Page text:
Sure. Nothing’s stopping you from picking up a bucket on your way to camp, wrapping it in foil, and throwing a hobo pack of fried chicken to warm on the fire while you pitch your tent. (In fact, now that we mention it, that sounds like a pretty good idea.) But freshly pan-fried tenders are actually quite easy, especially if one person does the breading while another minds the skillet. And this slightly sweet, super-crunchy topping is hard to beat.
Makes 4 servings
1 1/2 lbs boneless chicken breast or tenders
3/4 cup buttermilk
2 tsp salt
2 1/2 cups corn flakes
2 cups coarse breadcrumbs (homemade or Panko-style)
1 1/2 cups flour
1 tsp pepper
1/ tsp cayenne
3-4 cups peanut oil, for frying
Lemon wedges, for serving
- If you’re using chicken breasts, cut them lengthwise into 1- to 2-inch strips. Put the chicken and buttermilk in an airtight container with 1 teaspoon of the salt. The goal is to let the meat marinate at least 2 hours before cooking, but no more than 12. So if you plan to eat the chicken early in your trip, add the buttermilk, give a good stir, and refrigerate the package. If you’re going to wait, freeze the chicken if you like and add the buttermilk at camp.
- Put the cornflakes in a large re-sealable plastic bag and crush them with your hands or a rolling pin until they’re coarse crumbs. Add the breadcrumbs, flour, remaining salt, pepper, and cayenne to the bag.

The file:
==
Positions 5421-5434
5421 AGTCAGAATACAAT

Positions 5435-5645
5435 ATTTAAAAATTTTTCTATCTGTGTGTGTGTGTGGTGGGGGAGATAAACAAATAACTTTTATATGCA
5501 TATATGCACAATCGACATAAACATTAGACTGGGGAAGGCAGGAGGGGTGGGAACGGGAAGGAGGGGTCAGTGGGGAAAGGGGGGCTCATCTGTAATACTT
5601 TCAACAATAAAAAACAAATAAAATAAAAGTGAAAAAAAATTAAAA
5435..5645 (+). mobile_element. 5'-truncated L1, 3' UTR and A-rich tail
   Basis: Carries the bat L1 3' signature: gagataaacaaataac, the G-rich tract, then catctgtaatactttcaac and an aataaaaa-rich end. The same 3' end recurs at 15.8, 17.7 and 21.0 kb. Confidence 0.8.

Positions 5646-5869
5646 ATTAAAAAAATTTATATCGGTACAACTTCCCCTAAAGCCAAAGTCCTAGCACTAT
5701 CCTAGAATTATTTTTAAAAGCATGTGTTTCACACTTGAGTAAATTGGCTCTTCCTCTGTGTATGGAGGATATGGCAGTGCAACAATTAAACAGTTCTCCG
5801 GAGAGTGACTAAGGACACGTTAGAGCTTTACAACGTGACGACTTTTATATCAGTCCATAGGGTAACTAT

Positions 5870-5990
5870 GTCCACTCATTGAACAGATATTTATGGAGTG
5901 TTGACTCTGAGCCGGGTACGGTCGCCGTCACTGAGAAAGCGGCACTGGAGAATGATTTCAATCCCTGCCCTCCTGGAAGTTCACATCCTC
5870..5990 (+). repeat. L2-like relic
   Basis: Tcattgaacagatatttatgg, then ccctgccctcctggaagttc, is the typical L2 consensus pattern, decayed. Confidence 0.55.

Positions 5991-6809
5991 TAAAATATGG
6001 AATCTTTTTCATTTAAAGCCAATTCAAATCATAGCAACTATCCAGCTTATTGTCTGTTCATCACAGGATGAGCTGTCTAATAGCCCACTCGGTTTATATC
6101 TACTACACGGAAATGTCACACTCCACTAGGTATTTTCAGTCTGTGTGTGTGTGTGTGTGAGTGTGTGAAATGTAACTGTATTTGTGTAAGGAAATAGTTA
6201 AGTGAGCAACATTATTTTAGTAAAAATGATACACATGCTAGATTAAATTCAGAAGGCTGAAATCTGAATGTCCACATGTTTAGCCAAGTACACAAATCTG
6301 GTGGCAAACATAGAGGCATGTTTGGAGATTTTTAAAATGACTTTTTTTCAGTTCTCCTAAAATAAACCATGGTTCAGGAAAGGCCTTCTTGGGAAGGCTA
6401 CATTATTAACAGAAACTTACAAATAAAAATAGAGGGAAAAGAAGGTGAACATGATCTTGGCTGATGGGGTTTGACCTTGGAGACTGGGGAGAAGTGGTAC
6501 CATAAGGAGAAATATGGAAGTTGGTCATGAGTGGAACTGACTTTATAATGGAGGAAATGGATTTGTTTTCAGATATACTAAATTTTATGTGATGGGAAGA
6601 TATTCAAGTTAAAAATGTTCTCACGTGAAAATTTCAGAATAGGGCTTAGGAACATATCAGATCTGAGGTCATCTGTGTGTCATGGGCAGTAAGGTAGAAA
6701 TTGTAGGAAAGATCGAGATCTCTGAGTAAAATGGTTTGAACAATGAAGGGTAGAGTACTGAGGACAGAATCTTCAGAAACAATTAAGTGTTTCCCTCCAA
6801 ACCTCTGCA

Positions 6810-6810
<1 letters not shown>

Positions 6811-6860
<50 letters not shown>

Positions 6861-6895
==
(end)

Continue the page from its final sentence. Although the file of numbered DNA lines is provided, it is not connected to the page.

- Make sure you’ve got enough oil packed to cover frying the chicken.
- If you froze the chicken, make sure it thaws in the cooler until you’re ready to add the buttermilk and cook it. Heat about 1/2 inch of the oil in a large skillet over medium heat. Spread out some towels or a paper bag for draining.
- While you’re waiting for the oil to get hot, start dredging the chicken: Put a piece or two in the bag of breading, reseal it, and shake it around to coat evenly on all sides. Remove to a plate and repeat.
- Every few minutes test the oil: It should shimmer and a pinch of the breading will sizzle on contact. When it’s ready, start adding chicken to the pan, keeping the strips about 1/2 inch apart. Cook, undisturbed, until the bottom is browned and the chicken releases easily from the pan, 2-3 minutes. Adjust the heat so the meat sizzles without burning.
- As pieces finish, transfer them to the towels or bag to drain. Repeat with the remaining chicken and serve hot or cold with lemon wedges.
Wipe the skillet clean after it cools; it won’t need seasoning. And you already know what to do with leftover fried chicken: Grab a cold piece from the fridge for a midnight snack. Only this time you’ll be rummaging around in a cooler full of melting ice.
MAKE A QUICK BOURBON PAN GRAVY: Drain the fat from the pan, reserving about 1/4 cup. Wipe it out a bit so there are no burned bits of cornflakes left behind. Return the oil to the pan and set it over medium-high heat. Add a bunch of chopped scallions, 1 tsp salt and 1 tsp black pepper; cook, stirring, until the scallions soften a bit, 1-2 minutes; then stir in 1/4 cup flour. Keep stirring until the flour turns golden and smells toasted, 2 to 3 minutes. Add 3/4 cup bourbon, raise the heat a bit and cook, stirring and scraping up any browned bits, until it bubbles and thickens a bit, no more than a minute. Add 1 cup chicken stock (or water mixed with a squeeze of lemon), and cook and stir a couple minutes more to get the consistency you like. Taste and adjust the seasoning, and spoon the sauce over the chicken.